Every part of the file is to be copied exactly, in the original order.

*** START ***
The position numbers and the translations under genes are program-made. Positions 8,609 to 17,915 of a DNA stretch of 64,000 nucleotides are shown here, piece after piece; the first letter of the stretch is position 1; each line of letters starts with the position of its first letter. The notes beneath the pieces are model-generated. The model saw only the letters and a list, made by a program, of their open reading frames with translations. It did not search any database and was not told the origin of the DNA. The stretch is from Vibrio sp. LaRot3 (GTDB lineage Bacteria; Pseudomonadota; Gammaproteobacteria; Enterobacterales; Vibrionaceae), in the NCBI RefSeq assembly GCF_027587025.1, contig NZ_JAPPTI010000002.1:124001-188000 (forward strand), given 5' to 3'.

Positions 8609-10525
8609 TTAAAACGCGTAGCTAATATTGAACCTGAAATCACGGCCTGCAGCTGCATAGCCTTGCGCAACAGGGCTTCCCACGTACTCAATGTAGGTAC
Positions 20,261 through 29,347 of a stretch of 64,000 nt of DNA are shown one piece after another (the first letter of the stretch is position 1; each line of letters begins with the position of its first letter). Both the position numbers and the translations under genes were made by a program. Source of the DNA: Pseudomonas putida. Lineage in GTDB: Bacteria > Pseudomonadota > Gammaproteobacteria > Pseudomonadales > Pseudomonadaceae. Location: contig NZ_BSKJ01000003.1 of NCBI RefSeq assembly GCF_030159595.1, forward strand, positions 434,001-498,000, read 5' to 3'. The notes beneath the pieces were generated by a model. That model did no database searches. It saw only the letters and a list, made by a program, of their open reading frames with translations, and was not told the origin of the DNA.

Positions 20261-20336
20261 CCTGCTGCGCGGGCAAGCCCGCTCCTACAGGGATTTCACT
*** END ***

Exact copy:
The position numbers and the translations under genes are program-made. Positions 8,609 to 17,915 of a DNA stretch of 64,000 nucleotides are shown here, piece after piece; the first letter of the stretch is position 1; each line of letters starts with the position of its first letter. The notes beneath the pieces are model-generated. The model saw only the letters and a list, made by a program, of their open reading frames with translations. It did not search any database and was not told the origin of the DNA. The stretch is from Vibrio sp. LaRot3 (GTDB lineage Bacteria; Pseudomonadota; Gammaproteobacteria; Enterobacterales; Vibrionaceae), in the NCBI RefSeq assembly GCF_027587025.1, contig NZ_JAPPTI010000002.1:124001-188000 (forward strand), given 5' to 3'.

Positions 8609-10525
8609 TTAAAACGCGTAGCTAATATTGAACCTGAAATCACGGCCTGCAGCTGCATAGCCTTGCGCAACAGGGCTTCCCACGTACTCAATGTAGGTAC
Positions 20,261 through 29,347 of a stretch of 64,000 nt of DNA are shown one piece after another (the first letter of the stretch is position 1; each line of letters begins with the position of its first letter). Both the position numbers and the translations under genes were made by a program. Source of the DNA: Pseudomonas putida. Lineage in GTDB: Bacteria > Pseudomonadota > Gammaproteobacteria > Pseudomonadales > Pseudomonadaceae. Location: contig NZ_BSKJ01000003.1 of NCBI RefSeq assembly GCF_030159595.1, forward strand, positions 434,001-498,000, read 5' to 3'. The notes beneath the pieces were generated by a model. That model did no database searches. It saw only the letters and a list, made by a program, of their open reading frames with translations, and was not told the origin of the DNA.

Positions 20261-20336
20261 CCTGCTGCGCGGGCAAGCCCGCTCCTACAGGGATTTCACT